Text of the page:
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Engineering Information Department - Reminiscences

 

Some memories of my career in the BBC

 

by Geoffrey Goodship  1917 - 2008

Geoffrey contributed this article at a time when he knew that he did not have long to live.  He was keen to record some of his memories and I am grateful for the opportunity to publish them on BBCeng.  ME

 

I joined the BBC in May 1938 after an apprenticeship with a small electrical installation firm, in which I opened a small radio department specialising in one of the first all-mains radio sets, the KB "Pup" . Up to that time most enthusiasts made their own, and had the batteries charged at the local garage.

The change to the BBC provided exciting times for a raw country lad from Morecambe. Visits to Drury Lane, to Convent Garden, to many grand London Hotels and night clubs in the early morning hours. The war put a stop to all that when I became a Lieutenant in the Navy.

My Naval work was in the Anti-Submarine Warfare Establishment HMS Osprey, at Portland later transferring to HMS Nile, Alexandria where I gained a Mention in Dispatches in connection with the development of equipment for the detection and destruction of early Italian human torpedoes attacking our craft in Alexandria harbour.

A second Mention in dispatches was gained with development work in designing a remotely operated smoke screen used during the third occupation of Benghazi. Then I was allowed to come home via a year or so in Taranto, and Haifa, installing anti-submarine equipment. I then joined the A/S commissioning team in the Admiralty at Bath until I was discharged in 1945.

The BBC sent me to the largest SW transmitter site in the world at Skelton. Very exciting the first year, then rather dull. So I joined a small pool of Education Engineers to advise Local Education Authorities about obtaining good reception of school broadcasting, about which I had written a Ministry of Education Bulletin on "Obtaining Good Reception of School Broadcasts".  I stayed in this role until the early 1960s.

Education Engineers were privileged staff in having a private BBC car in view of the large amount of travelling involved. I had an Austin 6, the one with wooden panels, which I was allowed to keep at home. During one or two slack periods we did TV reception checks for our main department. And would you believe it we used extending floor microphone stands as aerial masts!

Later we found, just down the road from our Kingswood Research base, a small Polish firm manufacturing a compact hydraulically driven mast which could be extended to 10m. One of these was installed in the A60 and was a great success.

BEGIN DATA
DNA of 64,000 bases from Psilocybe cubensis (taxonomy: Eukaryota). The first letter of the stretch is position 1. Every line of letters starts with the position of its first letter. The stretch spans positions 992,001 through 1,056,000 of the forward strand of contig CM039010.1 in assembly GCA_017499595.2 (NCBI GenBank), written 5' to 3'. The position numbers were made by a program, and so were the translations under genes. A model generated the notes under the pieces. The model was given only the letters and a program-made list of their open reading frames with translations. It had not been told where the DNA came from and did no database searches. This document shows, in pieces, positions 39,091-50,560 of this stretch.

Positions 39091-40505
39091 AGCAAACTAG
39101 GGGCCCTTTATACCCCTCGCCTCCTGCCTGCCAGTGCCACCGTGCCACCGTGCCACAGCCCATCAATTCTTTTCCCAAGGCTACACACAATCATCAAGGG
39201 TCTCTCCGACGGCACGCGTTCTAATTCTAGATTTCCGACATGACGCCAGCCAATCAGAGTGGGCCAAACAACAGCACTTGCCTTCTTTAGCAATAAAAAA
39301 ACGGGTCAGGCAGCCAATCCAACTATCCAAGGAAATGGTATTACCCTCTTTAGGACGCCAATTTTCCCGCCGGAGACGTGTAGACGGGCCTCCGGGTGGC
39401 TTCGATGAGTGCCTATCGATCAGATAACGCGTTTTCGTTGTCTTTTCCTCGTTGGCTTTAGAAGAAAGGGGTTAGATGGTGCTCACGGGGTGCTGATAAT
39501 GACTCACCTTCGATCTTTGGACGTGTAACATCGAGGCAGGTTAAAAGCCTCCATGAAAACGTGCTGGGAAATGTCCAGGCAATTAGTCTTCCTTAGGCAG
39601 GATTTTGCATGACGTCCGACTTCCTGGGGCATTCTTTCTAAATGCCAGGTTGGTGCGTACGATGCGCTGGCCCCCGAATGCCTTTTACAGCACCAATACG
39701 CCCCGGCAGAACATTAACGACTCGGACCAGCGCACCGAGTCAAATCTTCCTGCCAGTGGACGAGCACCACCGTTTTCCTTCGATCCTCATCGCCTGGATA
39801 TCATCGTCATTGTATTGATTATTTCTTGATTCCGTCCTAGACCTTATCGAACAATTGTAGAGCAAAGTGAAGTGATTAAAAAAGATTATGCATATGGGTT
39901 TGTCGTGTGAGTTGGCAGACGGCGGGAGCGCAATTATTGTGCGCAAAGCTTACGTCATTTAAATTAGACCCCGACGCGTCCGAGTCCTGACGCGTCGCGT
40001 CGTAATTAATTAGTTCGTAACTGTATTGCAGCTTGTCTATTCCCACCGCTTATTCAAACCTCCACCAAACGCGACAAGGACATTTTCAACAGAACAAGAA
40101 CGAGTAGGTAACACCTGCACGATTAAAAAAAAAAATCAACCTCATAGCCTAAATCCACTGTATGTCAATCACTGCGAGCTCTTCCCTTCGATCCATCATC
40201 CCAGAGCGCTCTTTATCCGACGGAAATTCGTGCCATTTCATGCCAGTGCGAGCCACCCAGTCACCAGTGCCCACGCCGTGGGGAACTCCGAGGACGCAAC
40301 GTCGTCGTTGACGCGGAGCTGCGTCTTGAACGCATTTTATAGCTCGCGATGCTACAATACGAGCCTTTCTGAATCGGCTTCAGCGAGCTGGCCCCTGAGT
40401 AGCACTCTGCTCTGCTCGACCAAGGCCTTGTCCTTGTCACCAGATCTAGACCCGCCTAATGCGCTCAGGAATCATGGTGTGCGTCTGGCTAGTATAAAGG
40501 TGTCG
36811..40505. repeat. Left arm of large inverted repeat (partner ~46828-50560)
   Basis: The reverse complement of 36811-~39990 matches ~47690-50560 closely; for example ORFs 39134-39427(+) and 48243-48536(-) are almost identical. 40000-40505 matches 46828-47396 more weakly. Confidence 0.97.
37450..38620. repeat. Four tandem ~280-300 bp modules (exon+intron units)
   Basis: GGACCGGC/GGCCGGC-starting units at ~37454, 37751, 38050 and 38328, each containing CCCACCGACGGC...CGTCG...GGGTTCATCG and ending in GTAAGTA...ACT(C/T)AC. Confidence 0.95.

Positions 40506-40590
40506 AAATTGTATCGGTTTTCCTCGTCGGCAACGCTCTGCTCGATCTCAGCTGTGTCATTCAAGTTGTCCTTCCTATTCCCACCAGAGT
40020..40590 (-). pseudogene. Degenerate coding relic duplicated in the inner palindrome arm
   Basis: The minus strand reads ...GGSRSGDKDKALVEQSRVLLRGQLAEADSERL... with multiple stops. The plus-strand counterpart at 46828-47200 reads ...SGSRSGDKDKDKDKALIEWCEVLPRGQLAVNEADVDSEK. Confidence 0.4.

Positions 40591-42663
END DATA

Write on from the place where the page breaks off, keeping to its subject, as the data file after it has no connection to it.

We were already using a small Sony portable TV with a meter in the IF circuit to give some indication of field strength, but at that time John Fox was developing the "multi-path" receiver.  This provided a useful indication of field strength, to back-up or confirm official readings, bearing in mind our work was to check the subjective quality of the transmissions compared to local radio-dealer assessment.

Later we used a specially modified Sony portable, after some discussion about the suitability of its red phosphors.

A colour demonstration vehicle (mentioned in this extract from "BBC Engineering"), gave demonstrations at some fifty locations and over five million people saw them between 1967 and 1971.  I took part in this exercise, giving lectures and demonstrations about colour television.

About this time the question of "quadraphonic" trails arose, for which the land-rover was too noisy but during our further vehicle search we heard about the new Range Rover. Transport Department panicked. One remark being "the only noise those things make is air rushing into the petrol tank" (They had to meet the petrol costs !) Also the powerful vehicle was making journeys to the newly opening northern stations more practical.

We got in touch with Rover and were interested to know they were about to embark on Range Rover trials on the new and un-used Motorway link between the M1 and the M6. We were invited to join them. The trials were a great success with the result we bought Two Range Rovers - at 2,200 each.

Then started our second big argument with Transport Department who insisted that the vehicles were painted over their smart black and white livery to the BBC scheme of camouflage olive and grey. I refused on the grounds that the BBC livery was dangerous for vehicles working by the road side, whereas the black and white was ideal. We got the usual "over my dead body" and there was a resignation in transport dept. But we won. Furthermore the livery was adopted by Local Radio.

Later I borrowed the spectrum analyser from Crystal Palace which proved a wonderful aid at that time and this instrument became part of the standard equipment. The financial case for the Range Rover was based on a 20% increase in efficiency. The spectrum analysers raised this to 200%.

From about 1975 until I retired I was the Engineering Liaison Officer at Television Centre, in charge of organising and hosting visits from overseas broadcasting personnel.

I retired in 1978, but was called back to do the planning and initial organizing for a 1000 person dinner at the Television Centre for the Fellowship of Engineering, headed by the Duke of Windsor and for which I received a letter of Congratulations from the Chairman of the BBC. Thus ending my 40 Golden Years with BBC Engineering.
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Note (from Geoffrey's son Nigel):
Geoffrey was also a member of Engineering Secretariat and at one point secretary to the Director of Engineering, who entrusted him with many of the budgetary decisions for the engineering division.  This was probably in the early to mid 1960s.